The Sharing Economy and New Opportunities
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The sharing economy brings consumers in direct contact with providers, usually through an artificial intelligence-driven computer application that sets up the match and manages the financial transaction. Originally founded in Boston MA, in 2000, ZipCar offers on-demand car rentals which are accessible through a smartphone app. The cars are stationed around cities in designated ZipCar parking spaces. The ZipCar user may reserve a car for a specific time, making the service very convenient. All they have to do is pay a monthly or annual fee. ZipCar claims in an infographic that one ZipCar replaces thirteen personally owned cars. With over 1,000,000 subscribers worldwide and over 10,000 ZipCars on the road, their car sharing business has removed hundreds of thousands of vehicles from crowded cities. I remember driving around for hours looking for a place to park my car in San Francisco when I made the mistake of getting home after 9:00 on a Sunday night. It would have been great instead have just been able to leave a ZipCar in its designated parking space. ZipCar has altered drivers’ relationships to car ownership by offering the convenience of car ownership without the responsibility of maintaining or insuring a private car or having to go to a car rental office.
ZipCar is a great example of the sharing economy, but no other greater example of the sharing economy can be found than with the ridesharing services such as Uber and Lyft. Uber and Lyft drivers own and maintain their own vehicles and by contract cannot be hailed from the street like a taxi. Uber drivers are sharing their vehicles and time to transport people around town. Uber picks up a ride request by smartphone. Using GPS, the app determines the nearest ride options and offers the ride requestor the details of the driver and the expected wait time. No money changes hands, as it is all handled by Uber electronically through smartphones and electronic payments. Powered by machine learning to calculate the nearest rides and taking advantage of the widespread adoption of smartphones, Uber has transformed the sharing economy in unique and unexpected ways. A recent study by researchers at Oxford University in the UK, including Carl Benedict Frey, who provided the analysis of the effects of computers on the future of employment, cast a unique light on the effects of Uber on jobs and wages in several American cities.
The study titled, “Drivers of Disruption? Estimating the Uber Effect”, to the surprise of the press and of the taxi drivers who have protested Uber and other ride sharing businesses, the ride sharing service did not destroy the taxi business or other public transportation jobs. In fact, the authors found that Uber upon introduction to a city increased the number of self-employed people by 50% and increased the number of taxi drivers. The study did note a 10% decrease in earnings for salaried taxi drivers, but this was offset by a 10% increase in earnings for self-employed taxi drivers. The net benefit of Uber as a sharing economy platform appears to be positive in creating more employment and not bringing the prophesied total destruction of the taxi business in American cities.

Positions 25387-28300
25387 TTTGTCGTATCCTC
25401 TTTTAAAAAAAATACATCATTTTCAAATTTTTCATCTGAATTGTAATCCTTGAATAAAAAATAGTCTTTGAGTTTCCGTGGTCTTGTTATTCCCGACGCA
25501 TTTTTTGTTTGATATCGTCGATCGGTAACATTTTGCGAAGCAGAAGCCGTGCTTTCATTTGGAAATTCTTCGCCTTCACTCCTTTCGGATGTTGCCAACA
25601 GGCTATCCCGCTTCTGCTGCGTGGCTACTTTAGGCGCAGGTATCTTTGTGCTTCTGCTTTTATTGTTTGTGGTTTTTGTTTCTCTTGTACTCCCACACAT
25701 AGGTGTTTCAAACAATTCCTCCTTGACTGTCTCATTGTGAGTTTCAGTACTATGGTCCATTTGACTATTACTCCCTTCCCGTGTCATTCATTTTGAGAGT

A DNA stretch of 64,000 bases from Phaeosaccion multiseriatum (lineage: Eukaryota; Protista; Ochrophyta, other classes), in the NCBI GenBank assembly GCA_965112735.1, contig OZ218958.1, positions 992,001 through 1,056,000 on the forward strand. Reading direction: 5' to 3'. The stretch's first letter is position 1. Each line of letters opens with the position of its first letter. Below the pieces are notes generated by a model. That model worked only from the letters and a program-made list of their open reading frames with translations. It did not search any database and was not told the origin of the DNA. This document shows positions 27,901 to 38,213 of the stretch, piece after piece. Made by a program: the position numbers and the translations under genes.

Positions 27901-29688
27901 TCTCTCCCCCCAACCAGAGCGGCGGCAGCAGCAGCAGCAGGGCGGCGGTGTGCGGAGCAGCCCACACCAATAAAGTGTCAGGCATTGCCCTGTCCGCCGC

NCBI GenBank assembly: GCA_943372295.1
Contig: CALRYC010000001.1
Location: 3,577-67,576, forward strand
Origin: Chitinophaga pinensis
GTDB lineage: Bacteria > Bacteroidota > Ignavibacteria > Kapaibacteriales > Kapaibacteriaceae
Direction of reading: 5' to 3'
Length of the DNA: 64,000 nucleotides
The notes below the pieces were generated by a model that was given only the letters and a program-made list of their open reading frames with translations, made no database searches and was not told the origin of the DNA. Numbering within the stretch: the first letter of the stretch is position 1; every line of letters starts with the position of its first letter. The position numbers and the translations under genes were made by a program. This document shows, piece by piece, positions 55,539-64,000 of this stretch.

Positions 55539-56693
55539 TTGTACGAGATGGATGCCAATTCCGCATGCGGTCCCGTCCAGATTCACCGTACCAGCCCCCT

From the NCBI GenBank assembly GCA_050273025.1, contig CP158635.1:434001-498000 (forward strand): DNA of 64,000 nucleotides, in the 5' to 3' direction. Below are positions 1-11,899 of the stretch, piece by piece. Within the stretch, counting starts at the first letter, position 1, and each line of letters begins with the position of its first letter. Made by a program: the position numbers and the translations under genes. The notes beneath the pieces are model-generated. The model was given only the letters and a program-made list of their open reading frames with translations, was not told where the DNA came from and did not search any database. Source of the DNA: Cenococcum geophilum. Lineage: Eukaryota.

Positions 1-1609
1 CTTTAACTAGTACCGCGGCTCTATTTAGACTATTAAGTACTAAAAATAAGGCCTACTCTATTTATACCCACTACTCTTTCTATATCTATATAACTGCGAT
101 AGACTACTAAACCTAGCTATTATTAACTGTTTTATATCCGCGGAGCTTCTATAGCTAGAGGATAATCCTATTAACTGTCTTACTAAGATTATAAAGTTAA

Airbnb, the home sharing company, allows people to offer rooms or even their whole homes to guests online through their application. It was originally considered a threat to the hotel industry. Interestingly, in an article by Avery Hartmans in Business Insider titled, “Airbnb Might Not Be Hurting the Hotel Industry after All,” the article cited a report by the industry analysis group, STR, that looked at Airbnb in contrast to major hotel chains such as Marriot, Hilton and several others in 13 different cities. Apart from the fact that Airbnb has over 2.3 million rooms listed, which is more than twice number of rooms listed by any hotel chain, the house sharing application did not to negatively impact hotel occupancy. Apparently, the analysis shows that the typical Airbnb traveler is looking for a different experience than what the typical hotel offers. The uniqueness of staying in a home with its quirks, meeting local people, and the location in neighborhoods not occupied by hotels has expanded travel options without actually denting the hotel industry. Moreover, in an article in the Wall Street Journal, Rachel Botsman notes that “Economic impact studies by Airbnb found that more than 10,000 of its hosts have used rental income to support themselves while launching a business.” As labor markets shift, Airbnb and more generally the sharing economy offers new, accessible streams of income for providers and an alternative experience for the consumer.
The sharing economy powered by artificial intelligence and pervasive smartphone use has expanded the sharing economy in cities all over the world. Despite the worries from industries that expected to be negatively impacted by the new sharing economy such as the transportation and hotel sectors, it appears that, contrary to their fears, the sharing economy has expanded opportunities while not significantly impacting the existing business sectors. Time will tell how the sharing economy will develop, but in the short term, it appears to be providing a positive effect on cities across the globe.
Dr. Smith’s career in scientific and information research spans the areas of bioinformatics, artificial intelligence, toxicology, and chemistry. He has published a number of peer-reviewed scientific papers. He has worked over the past seventeen years developing advanced analytics, machine learning, and knowledge management tools to enable research and support high level decision making. Tim completed his Ph.D. in Toxicology at Cornell University and a Bachelor of Science in chemistry from the University of Washington.